Alone among the conservatives, Chief Justice Roberts calls out the Texas law for what it is — a transparent attempt not just to undermine Roe, but to make it hard for such a restriction to be blocked,” said Steve Vladeck, CNN Supreme Court analyst and professor at the University of Texas School of Law. 

Many states, including Texas, have passed “trigger bills,” which would almost immediately outlaw all abortions within their borders if Roe is overturned.

Senator Ed Markey’s press release on why we need to expand SCOTUS with the Judiciary Act of 2021 here.

  • The number of justices is not a constitutional issue: “Nine justices may have made sense in the nineteenth century when there were only nine circuits, and many of our most important federal laws—covering everything from civil rights, to antitrust, the internet, financial regulation, health care, immigration, and white collar crime—simply did not exist, and did not require adjudication by the Supreme Court,” said Chairman Nadler. “But the logic behind having only nine justices is much weaker today, when there are 13 circuits. Thirteen justices for thirteen circuits is a sensible progression, and I am pleased to join my colleagues in introducing the Judiciary Act of 2021.”
  • Barrett & Kavanaugh shouldn’t be on the Court: “In 2016, then-Majority Leader Mitch McConnell and the Republican Senate refused to consider the nomination of Judge Merrick Garland to the high court, citing their opposition to consideration of Supreme Court nominations in an election year. Yet, a few years later in 2020, Senate Republicans broke their own rule in order to confirm Justice Amy Coney Barrett while Americans had already begun casting their votes in the presidential election. Republican appointees represent a 6-3 supermajority, and Republicans have appointed 15 of the last 19 justices to the bench.” Justice Kavanaugh was confirmed with the assistance of a corrupted FBI probe that didn’t interview his accuser Dr. Christine Blasey Ford and “failed to act on the 4,500 tips it received about then-nominee Kavanaugh.”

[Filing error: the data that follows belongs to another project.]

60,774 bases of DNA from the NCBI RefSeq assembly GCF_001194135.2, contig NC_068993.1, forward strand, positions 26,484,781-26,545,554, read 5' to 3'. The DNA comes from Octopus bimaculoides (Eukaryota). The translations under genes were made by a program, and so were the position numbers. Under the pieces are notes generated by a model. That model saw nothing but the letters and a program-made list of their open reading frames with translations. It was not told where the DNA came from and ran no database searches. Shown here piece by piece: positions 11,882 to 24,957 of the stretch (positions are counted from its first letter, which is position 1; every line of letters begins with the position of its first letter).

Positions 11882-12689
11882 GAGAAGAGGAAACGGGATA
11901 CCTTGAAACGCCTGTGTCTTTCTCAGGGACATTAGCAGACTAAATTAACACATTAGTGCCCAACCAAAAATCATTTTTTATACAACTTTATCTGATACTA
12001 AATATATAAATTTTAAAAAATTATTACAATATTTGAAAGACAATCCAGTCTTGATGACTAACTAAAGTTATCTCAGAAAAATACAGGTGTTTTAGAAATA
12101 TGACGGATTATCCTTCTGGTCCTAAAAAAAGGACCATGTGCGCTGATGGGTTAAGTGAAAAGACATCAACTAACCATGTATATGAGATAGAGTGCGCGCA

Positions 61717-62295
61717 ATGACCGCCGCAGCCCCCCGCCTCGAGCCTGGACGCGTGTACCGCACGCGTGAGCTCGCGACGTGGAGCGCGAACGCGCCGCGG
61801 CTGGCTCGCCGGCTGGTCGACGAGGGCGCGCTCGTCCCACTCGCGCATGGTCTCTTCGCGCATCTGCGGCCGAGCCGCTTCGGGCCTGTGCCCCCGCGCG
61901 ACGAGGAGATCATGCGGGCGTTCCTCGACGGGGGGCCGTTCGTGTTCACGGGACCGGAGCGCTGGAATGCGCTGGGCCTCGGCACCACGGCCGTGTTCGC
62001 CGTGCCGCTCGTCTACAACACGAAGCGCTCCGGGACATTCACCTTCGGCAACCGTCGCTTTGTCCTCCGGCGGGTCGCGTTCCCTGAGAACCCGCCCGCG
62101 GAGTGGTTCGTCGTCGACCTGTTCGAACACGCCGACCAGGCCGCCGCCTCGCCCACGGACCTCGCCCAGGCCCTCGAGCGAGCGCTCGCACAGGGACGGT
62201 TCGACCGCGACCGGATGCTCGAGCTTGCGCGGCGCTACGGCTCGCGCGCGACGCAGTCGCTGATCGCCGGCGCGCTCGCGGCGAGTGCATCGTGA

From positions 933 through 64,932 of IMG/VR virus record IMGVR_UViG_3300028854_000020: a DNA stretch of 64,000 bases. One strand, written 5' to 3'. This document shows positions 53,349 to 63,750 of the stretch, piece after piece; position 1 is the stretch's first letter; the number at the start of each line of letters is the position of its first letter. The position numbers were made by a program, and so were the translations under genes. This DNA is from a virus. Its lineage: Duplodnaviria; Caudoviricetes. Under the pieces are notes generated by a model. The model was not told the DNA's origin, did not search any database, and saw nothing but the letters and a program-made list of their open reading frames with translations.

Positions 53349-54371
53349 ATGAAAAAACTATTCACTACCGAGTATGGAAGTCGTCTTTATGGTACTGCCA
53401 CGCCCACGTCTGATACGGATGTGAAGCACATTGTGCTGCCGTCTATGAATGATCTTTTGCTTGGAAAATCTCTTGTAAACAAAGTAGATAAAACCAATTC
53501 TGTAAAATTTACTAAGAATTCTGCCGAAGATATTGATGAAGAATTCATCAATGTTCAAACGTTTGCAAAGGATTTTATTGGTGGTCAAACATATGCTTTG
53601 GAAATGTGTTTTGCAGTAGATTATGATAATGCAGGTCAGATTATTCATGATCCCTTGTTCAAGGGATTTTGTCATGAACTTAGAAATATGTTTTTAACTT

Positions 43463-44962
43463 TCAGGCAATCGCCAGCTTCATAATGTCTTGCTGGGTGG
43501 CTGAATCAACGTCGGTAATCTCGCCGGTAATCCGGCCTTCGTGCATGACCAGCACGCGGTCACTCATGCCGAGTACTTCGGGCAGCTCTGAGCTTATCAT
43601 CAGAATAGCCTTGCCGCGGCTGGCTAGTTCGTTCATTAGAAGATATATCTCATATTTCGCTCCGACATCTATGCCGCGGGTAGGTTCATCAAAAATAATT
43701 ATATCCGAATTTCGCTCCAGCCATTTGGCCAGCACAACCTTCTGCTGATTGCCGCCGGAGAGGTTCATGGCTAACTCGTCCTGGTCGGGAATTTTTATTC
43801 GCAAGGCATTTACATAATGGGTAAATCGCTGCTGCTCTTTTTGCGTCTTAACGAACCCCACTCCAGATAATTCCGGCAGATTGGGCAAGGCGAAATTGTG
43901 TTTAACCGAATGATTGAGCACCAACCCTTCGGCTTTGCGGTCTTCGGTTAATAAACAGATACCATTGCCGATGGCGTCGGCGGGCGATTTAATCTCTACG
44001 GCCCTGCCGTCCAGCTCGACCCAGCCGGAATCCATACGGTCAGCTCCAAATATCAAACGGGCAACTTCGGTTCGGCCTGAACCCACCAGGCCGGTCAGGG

• Its Shadow Docket is judicial abuse: We, the public, have assumed that the Court decided matters of national importance through extensive briefing, oral arguments and lengthy rulings that explain the law. Well, not since Trump stacked the Court with manipulators of the shadow dock rules, once reserved for emergencies. The enforcement of Trump’s cruel Remain in Mexico policy and the blocking of the CDC’s eviction moratorium “were issued in the dead of night…And despite the enormous legal and human impact that the decisions inflicted, they were the product of rushed, abbreviated proceedings. The court did not receive full briefs on these matters, heard no oral arguments and overrode the normal sequence of appellate proceedings to issue their orders.” 
    • Now this “shadow docket” has refused to block Texas’s blatantly unconstitutional SB8. Justice Kagan wrote “Today’s ruling illustrates just how far the Court’s ‘shadow-docket’ decisions may depart from the usual principles of appellate process. That ruling, as everyone must agree, is of great consequence. Yet the majority has acted without any guidance from the Court of Appeals — which is right now considering the same issues. It has reviewed only the most cursory party submissions, and then only hastily. And it barely bothers to explain its conclusion — that a challenge to an obviously unconstitutional abortion regulation backed by a wholly unprecedented enforcement scheme is unlikely to prevail. In all these ways, the majority’s decision is emblematic of too much of this Court’s shadow docket decision-making — which every day becomes more un-reasoned, inconsistent, and impossible to defend.
    • “If (the justices) can make significant decisions without giving any reasons, then there’s really no limit to what they can do,” said David Cole, legal director of the American Civil Liberties Union.